WASHINGTON (AP) -- Americans stepped up their online shopping and bought more autos in April, suggesting that consumers may be faring better than indicated by a slump among major retailers.
The Commerce Department said Friday that retail sales climbed a seasonally adjusted 1.3 percent last month, after a drop in March caused largely by declining car sales.
But autos recovered in April, with sales jumping 3.2 percent. Online purchases advanced 2.1 percent. Clothiers, restaurants, sporting goods stores, grocers, gas stations and even the embattled department store sector saw higher sales.
Only building materials stores suffered a monthly decline, though their annual sales growth was solid.
Total retail sales have risen 3 percent in the past 12 months.
April's sales gains paint a healthier picture of consumers than did a slew of troubling reports released this week by Macy's, Nordstrom, Kohl's and J.C. Penney. Those reports raised fears that consumers are pulling back at a time of meager economic growth, and retail stocks have fallen sharply as a result.
But Friday's government sales data offered at least a tentative hint that consumers may not be retrenching so much as shifting their purchases toward online retailers such as Amazon.com and sapping traffic from traditional malls.
Ken Perkins of Retail Metrics, a research firm, suggested one reason for the malaise among traditional store chains: Incomes are rising only tepidly despite an improving job market, making women less likely to step up spending on clothing at a time when Amazon has intensified price competition.
"My gut says that women don't have the money outside replenishing items," Perkins said. "And the Amazon effect is gaining momentum."
Indeed, spending at non-store retailers --- which include online and catalogs --- has climbed a robust 10.2 percent from a year ago, according to the government. By contrast, sales at both department stores and electronics outlets have fallen over the past 12 months.
Shoppers such as Morgan Province of Herndon, Virginia, say they're tightening spending for a variety of reasons.
Province says she is saving for a summer move, and her tax refund was "unusually small" this year. And she said that when she does buy, she's spending more online. She's now going to Amazon.com every two weeks, compared with every six or eight weeks a year ago.
"It's more convenient," she says "It's more affordable, and there are more options."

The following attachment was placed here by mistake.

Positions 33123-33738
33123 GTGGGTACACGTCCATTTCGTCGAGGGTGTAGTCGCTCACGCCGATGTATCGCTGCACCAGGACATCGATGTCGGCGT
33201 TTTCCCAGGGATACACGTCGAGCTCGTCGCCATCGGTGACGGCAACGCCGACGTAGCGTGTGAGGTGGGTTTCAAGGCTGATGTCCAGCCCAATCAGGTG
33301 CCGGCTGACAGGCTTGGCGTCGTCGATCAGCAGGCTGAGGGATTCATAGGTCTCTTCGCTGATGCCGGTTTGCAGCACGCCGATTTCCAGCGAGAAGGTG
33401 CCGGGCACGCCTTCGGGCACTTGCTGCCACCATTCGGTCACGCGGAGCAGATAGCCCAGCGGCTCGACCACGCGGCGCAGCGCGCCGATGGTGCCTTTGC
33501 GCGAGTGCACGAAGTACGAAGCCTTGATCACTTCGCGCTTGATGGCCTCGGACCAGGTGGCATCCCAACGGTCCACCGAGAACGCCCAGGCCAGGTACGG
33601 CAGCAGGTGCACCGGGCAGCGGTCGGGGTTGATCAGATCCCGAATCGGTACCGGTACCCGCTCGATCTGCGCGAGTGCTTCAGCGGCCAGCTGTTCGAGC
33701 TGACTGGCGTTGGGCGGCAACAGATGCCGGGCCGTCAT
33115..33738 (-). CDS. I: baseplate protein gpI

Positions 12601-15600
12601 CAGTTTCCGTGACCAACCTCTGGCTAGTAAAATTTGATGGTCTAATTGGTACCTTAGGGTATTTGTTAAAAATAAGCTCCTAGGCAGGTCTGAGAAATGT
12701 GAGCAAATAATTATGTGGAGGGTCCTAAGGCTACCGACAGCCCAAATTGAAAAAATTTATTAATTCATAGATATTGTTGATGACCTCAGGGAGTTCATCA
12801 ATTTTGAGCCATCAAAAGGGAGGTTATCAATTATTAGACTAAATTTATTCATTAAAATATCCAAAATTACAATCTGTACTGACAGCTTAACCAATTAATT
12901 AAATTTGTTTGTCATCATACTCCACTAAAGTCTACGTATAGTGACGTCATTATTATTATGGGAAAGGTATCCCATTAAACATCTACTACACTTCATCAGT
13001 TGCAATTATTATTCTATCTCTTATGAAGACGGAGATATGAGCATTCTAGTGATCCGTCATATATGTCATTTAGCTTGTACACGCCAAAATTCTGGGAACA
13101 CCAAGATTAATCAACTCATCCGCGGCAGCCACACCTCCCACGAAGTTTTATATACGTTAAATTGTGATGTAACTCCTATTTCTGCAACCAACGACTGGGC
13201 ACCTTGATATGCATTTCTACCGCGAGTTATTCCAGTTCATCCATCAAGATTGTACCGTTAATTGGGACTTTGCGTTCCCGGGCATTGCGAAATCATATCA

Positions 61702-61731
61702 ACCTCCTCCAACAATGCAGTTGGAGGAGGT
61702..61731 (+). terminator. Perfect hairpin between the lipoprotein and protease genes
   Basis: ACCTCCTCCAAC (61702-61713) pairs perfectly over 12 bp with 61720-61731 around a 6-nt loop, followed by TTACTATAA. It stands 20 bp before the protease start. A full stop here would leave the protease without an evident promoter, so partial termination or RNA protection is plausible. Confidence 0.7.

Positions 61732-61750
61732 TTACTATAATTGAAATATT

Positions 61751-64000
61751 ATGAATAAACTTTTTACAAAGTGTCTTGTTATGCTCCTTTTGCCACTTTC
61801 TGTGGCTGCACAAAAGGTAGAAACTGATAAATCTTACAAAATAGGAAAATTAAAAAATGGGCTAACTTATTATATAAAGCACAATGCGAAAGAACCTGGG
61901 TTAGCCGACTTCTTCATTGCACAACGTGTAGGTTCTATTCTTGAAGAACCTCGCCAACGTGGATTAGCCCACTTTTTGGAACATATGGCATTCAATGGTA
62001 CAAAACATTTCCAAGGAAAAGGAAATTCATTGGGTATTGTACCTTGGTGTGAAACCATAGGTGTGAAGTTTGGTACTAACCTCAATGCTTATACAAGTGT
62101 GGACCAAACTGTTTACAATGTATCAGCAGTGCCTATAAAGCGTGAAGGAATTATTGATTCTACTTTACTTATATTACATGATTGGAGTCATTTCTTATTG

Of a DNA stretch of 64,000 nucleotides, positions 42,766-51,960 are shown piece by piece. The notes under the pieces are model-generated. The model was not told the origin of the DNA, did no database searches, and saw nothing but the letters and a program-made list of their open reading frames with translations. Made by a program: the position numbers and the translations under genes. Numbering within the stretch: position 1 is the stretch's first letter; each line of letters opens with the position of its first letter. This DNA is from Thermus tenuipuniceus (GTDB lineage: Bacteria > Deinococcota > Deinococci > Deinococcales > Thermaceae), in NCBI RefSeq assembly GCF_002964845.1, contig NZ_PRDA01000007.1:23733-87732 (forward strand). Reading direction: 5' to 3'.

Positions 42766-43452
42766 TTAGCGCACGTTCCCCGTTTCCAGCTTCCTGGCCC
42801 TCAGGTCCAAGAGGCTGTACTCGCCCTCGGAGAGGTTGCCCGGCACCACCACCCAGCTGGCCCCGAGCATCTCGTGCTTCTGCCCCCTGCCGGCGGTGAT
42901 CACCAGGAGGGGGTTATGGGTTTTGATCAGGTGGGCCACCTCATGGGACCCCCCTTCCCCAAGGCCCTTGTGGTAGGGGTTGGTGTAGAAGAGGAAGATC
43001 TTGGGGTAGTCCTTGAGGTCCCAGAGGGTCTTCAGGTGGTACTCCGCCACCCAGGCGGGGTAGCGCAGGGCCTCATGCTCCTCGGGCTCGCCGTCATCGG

Macy's Inc. dropped its report with a clunk on Wednesday. It slashed its profits and sales outlook in response to a key sales measure experiencing its worst decline since the Great Recession.
Other outlets including Nordstrom and Kohl's also reported dismal sales figures.
In response to falling revenue, stores announced plans to boost profitability. Nordstrom said it's cutting back on inventory and reducing expenses. Macy's plans to speed up launches for exclusive fashions, in addition to cutting expenses and plow the savings into adding sales help online and in the stores.
"Clearly, our industry is in something of a rough patch," said Karen Hoguet, chief financial officer at Macy's.
Yet Hoguet views the declines as puzzling given a recent hiring streak that has held unemployment to a healthy 5 percent.
"We're frankly scratching our heads," she added "We see the same economic data you all see and it would point to customer that would be spending more."
Many analysts examining the decline point to a confluence of factors that are not new but perhaps are accelerating. Shoppers are spending less on clothing in order to devote more their incomes to experiences like dining out. And when shoppers do spend on clothing, they're more likely to spend it at T.J. Maxx and other off-price chains.
Analysts also say the shift online is speeding up, with Amazon.com increasingly becoming a go-to place for shopping, including clothing. Amazon has been quietly expanding its private label clothing assortments.
"The big companies are suffering not necessarily from weak demand but weak pricing," said Jack Kleinhenz, chief economist at the National Retail Federation. "There is no pricing power and we've been in a deflationary mode, so consumers are getting great deals when they are spending."
John Blackledge, an analyst at Cowen & Co., expects Amazon.com to replace Macy's as the No. 1 apparel retailer by next year.